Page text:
An even simpler example: the volume of this “actual” Transit-tetrahedron is 0.013770… If six of these volumes are combined into one form its volume is 0.082623… This is also the volume of the afore mentioned hypothetical “One Unit” sphere (to better than 0.99998… fine).

         So when the 1.0 surface-unit sphere divides its surface area into two new spheres, casting out two spinning tetrahedrons of excess volume, the two resulting cones have surfaces which together total 1.36760… surface-units. Transform this surface area into a regular tetrahedron’s surface and its volume is 0.08268… Again, this is the volume of that special “One Unit” sphere (to better than 0.999… fine).

         If this same 1.36760… surface-unit be transformed into a star-tetrahedron’s surface its volume is o.o7956… And,0.07957… is the volume contained by the 1.0 surface-unit in the form of a square rolled into a cylinder (another fundamental model of “unity”).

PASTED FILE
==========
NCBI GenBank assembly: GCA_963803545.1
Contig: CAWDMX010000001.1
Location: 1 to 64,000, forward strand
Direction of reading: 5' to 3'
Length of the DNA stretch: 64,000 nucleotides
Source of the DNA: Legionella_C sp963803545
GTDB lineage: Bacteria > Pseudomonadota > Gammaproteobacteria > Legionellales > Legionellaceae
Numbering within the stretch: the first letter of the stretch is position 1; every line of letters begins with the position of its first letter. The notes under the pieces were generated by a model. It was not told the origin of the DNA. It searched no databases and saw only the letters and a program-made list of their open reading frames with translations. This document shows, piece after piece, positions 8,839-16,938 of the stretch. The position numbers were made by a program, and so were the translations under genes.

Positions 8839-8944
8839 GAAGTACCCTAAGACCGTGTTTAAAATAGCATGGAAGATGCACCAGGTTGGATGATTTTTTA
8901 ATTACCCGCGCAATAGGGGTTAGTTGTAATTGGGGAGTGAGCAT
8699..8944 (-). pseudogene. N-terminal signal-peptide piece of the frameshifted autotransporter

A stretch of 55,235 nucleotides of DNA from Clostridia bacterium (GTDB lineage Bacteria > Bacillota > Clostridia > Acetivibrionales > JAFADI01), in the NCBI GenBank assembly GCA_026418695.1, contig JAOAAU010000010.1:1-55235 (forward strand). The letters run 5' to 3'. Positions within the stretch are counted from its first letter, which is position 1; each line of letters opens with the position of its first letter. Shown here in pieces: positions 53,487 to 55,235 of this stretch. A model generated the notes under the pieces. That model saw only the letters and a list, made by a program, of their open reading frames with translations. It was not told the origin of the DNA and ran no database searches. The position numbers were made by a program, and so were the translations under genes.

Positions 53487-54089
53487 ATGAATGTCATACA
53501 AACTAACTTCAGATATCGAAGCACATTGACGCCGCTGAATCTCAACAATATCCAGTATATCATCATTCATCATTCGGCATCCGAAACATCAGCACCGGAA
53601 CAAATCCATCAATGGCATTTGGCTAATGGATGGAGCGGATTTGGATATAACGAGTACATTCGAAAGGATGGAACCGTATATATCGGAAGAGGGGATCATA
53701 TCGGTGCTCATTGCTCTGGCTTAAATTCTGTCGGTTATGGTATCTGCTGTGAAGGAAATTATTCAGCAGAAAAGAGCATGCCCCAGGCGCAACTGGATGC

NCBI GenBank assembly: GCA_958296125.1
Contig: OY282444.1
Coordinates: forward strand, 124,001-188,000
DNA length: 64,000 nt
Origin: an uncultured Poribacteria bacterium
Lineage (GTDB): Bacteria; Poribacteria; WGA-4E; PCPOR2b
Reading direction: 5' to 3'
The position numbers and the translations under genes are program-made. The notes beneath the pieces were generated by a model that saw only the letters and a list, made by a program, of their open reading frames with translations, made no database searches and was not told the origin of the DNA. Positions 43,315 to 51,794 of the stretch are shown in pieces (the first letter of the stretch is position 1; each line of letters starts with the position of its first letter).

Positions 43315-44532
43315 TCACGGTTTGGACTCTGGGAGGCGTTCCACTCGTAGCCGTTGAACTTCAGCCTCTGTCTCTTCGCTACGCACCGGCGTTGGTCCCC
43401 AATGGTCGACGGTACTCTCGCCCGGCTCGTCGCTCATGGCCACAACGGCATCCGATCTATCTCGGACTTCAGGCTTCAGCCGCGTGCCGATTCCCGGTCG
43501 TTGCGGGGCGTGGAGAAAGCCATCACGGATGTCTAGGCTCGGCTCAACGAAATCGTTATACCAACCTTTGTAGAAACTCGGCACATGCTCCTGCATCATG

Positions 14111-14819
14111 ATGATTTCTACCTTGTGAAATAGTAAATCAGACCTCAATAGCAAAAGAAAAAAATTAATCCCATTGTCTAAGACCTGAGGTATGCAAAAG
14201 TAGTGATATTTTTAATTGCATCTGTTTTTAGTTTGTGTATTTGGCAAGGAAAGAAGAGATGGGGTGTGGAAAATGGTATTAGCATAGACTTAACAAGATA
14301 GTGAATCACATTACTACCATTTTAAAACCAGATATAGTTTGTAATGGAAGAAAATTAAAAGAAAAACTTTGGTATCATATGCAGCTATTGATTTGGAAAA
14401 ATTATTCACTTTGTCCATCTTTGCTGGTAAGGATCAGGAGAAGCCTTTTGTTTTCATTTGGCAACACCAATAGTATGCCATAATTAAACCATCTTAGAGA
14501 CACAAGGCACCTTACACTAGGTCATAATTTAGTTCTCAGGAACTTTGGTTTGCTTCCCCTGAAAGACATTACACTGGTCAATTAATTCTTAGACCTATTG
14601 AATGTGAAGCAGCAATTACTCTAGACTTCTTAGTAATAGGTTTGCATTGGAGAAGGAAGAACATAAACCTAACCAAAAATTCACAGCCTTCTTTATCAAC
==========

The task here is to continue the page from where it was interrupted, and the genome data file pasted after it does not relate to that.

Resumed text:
Two similar yet different transit-tetrahedrons account for transformational differences when involving the “one-surface-unit sphere”. If two of these spheres fuse volumes into one larger sphere, excess surface area is ejected in the amount and form of one Transit-tet with volume = 0.0137020… Or, if instead, one of these spheres divides its surface into two new spheres then excess volume is ejected in the amount and form of two transit-tets with volume = 0.0137706…